Film Review - Let them eat cake - By Ruth Sharpe.jpg

Film Review – Let them eat cake – By Ruth Sharpe

AFTER THE success of The Virgin Suicides and Lost in Translation, director Sofia Coppola has taken on a whole new challenge with Marie Antoinette. The film is a modern interpretation of the Queen of France, who was executed by guillotine for treason at the height of the French Revolution.

Marie Antoinette is one of the most famous monarchs in history, famed for her excesses and controversy in the midst of the 16th century. The film is largely based on the book by Lady Antonia Fraser, Marie Antoinette; The Journey.

The Austrian princess, played by Kirsten Dunst, is sent to France in 1770, at the tender age of 14, to marry the 15-year-old future king of France, Louis XVI (Schwartzman). As in Coppola’s previous features, the film is based on cultural dislocation and social alienation. The two young monarchs are at a complete loss as to how to rule a country and are thrown into a situation where they have little or no control of their destiny.

Although reluctant to start with, Antoinette quickly embraces her new lifestyle and is portrayed as a rich, powerful and fabulous material girl, who loves to overindulge. Although the queen is seen as an unpopular figure, especially in France, Coppola takes a very sympathetic point of view to the monarch and shows how she was exploited by her ambitious courtiers, who sought to use her position for their own advantage.

Despite overwhelming pressure, the couple do not consummate their marriage for seven years due to Louis’ unwillingness. Once they eventually do have a child, a girl christened Marie Thérèse Charlotte, Marie devotes herself to her and we witness the maturing of the young queen.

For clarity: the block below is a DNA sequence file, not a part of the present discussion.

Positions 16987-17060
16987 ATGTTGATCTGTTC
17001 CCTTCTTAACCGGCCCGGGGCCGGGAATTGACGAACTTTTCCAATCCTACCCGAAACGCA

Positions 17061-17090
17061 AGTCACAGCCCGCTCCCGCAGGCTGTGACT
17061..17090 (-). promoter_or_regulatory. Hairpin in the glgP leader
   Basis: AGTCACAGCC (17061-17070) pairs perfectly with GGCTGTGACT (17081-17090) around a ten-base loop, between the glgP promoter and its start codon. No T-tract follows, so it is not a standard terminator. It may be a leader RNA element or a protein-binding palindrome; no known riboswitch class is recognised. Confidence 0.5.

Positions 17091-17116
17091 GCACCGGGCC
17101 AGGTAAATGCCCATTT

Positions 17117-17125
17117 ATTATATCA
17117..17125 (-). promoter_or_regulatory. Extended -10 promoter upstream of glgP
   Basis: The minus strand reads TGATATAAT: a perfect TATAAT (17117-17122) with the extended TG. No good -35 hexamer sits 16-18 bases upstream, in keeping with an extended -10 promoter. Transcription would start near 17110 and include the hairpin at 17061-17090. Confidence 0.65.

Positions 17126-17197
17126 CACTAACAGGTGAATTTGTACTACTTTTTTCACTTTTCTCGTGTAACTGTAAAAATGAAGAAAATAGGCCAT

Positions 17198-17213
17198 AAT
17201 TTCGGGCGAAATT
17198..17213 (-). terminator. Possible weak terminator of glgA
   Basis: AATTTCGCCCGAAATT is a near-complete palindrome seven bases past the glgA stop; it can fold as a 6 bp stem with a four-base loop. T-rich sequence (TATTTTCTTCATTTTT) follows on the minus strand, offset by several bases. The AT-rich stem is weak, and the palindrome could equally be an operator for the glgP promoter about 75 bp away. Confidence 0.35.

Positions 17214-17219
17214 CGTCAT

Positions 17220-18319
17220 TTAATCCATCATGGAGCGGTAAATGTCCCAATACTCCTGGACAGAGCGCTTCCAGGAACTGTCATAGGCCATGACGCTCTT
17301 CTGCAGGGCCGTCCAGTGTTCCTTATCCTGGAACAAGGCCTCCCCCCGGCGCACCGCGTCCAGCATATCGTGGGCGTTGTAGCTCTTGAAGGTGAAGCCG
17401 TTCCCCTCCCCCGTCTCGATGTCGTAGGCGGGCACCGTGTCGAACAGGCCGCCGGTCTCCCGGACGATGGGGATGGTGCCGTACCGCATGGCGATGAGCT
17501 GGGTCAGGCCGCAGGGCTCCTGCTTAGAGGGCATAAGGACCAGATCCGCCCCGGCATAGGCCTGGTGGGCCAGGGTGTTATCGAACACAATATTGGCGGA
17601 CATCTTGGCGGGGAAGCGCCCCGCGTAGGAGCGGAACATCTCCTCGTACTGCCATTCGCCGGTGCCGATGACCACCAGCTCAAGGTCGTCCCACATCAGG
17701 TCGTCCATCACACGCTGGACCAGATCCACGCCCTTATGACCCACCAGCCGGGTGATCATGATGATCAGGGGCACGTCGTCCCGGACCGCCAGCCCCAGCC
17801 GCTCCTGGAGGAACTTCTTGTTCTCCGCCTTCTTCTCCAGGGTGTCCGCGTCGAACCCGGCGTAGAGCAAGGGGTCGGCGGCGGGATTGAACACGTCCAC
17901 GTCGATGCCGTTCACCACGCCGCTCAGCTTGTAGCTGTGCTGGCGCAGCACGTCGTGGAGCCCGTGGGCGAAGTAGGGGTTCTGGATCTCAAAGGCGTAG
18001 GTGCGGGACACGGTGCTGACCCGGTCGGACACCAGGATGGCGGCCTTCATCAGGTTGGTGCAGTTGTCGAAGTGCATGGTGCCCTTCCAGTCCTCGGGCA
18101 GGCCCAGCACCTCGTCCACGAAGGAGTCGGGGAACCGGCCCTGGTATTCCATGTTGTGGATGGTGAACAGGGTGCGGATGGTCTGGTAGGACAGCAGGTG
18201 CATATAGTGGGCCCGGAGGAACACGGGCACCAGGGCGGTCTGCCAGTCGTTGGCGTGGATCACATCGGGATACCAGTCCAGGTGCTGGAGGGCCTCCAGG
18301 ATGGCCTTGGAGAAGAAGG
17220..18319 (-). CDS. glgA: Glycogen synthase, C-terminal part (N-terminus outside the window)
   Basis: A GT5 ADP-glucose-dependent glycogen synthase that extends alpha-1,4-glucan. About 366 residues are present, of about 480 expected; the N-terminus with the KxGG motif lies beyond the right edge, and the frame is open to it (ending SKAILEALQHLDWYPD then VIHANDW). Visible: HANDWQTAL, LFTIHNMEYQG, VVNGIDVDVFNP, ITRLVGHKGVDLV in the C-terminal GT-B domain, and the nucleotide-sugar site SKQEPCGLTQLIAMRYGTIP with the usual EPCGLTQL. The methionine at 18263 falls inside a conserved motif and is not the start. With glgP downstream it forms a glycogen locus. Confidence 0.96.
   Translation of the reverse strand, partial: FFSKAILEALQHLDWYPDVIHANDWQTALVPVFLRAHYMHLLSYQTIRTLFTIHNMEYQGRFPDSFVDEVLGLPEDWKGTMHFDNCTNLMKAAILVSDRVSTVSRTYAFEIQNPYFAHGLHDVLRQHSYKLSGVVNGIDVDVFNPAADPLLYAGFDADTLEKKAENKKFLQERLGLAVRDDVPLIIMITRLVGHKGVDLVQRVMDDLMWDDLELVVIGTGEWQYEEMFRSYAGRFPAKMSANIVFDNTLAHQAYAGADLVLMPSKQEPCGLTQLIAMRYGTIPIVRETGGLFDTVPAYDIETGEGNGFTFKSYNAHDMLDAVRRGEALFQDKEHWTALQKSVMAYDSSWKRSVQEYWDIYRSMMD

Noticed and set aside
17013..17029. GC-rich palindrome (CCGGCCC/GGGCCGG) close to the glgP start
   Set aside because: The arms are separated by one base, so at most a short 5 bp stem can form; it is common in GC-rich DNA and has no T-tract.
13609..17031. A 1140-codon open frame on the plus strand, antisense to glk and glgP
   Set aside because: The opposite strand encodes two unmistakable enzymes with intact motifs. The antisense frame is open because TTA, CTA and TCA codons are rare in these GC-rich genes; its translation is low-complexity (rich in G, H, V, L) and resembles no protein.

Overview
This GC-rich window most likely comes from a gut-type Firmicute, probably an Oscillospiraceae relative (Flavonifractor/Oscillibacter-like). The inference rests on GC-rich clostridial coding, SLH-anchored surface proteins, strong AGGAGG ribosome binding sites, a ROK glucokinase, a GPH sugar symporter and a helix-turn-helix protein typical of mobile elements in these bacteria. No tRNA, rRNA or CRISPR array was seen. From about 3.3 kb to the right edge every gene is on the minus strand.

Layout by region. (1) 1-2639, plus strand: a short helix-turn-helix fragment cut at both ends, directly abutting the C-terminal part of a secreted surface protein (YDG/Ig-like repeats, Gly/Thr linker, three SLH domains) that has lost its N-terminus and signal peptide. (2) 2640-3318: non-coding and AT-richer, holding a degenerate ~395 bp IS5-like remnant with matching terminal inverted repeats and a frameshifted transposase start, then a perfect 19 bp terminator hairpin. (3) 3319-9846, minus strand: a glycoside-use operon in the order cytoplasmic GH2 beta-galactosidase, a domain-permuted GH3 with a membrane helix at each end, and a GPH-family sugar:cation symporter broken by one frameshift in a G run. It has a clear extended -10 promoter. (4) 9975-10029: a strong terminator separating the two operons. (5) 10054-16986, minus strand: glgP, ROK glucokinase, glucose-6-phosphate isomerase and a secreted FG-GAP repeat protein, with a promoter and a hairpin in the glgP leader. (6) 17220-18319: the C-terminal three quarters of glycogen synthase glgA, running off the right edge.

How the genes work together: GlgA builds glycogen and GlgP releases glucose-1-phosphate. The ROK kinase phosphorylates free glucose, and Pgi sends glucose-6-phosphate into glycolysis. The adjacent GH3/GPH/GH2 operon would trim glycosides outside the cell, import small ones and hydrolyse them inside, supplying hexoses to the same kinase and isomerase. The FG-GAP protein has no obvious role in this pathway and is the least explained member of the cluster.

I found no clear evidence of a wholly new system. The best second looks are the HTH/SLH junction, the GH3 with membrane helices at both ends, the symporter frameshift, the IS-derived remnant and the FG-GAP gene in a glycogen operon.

Aside from the mounting pressure on the young bride to produce an heir, there is very little plot here; palace intrigue, political strategising, scandal and accounts of growing unrest in the country are all but forsaken, instead the focus is on the repetitive rituals of royal life and the virtual cocoon in which Antoinette lives.

Coppola obviously chose to spend her 40 million dollar budget on production. The team were given unprecedented access to the palace of Versailles and many of the scenes in the film take place where the actual event happened in the 16th century. Often scenes occur without a word of dialogue, although these moments manage to be some of the most poignant.

Dunst produces an array of innocence as the doomed queen, Schwartzman grows appreciably into his problematic role as the initially disinterested, uncommunicative dauphin and the supporting cast is solid with Rip Torn projecting vitality and a strong regal presence as King Louis XV.

Marie Antoinette is ultimately a portrayal of a silly teenager, who embodied a corrupt absolutionist state in its terminal decadence. The tragedy is her unfair death at a time when she was beginning to understand the corrupt world she had been thrown into. Coppola’s mix of the historic and the contemporary makes a pleasing and fascinating insight into a corrupt monarchy.

RATING:    * * *

*   missable

* *   reasonable

* * *   entertaining

* * * *   very good

* * * * * outstanding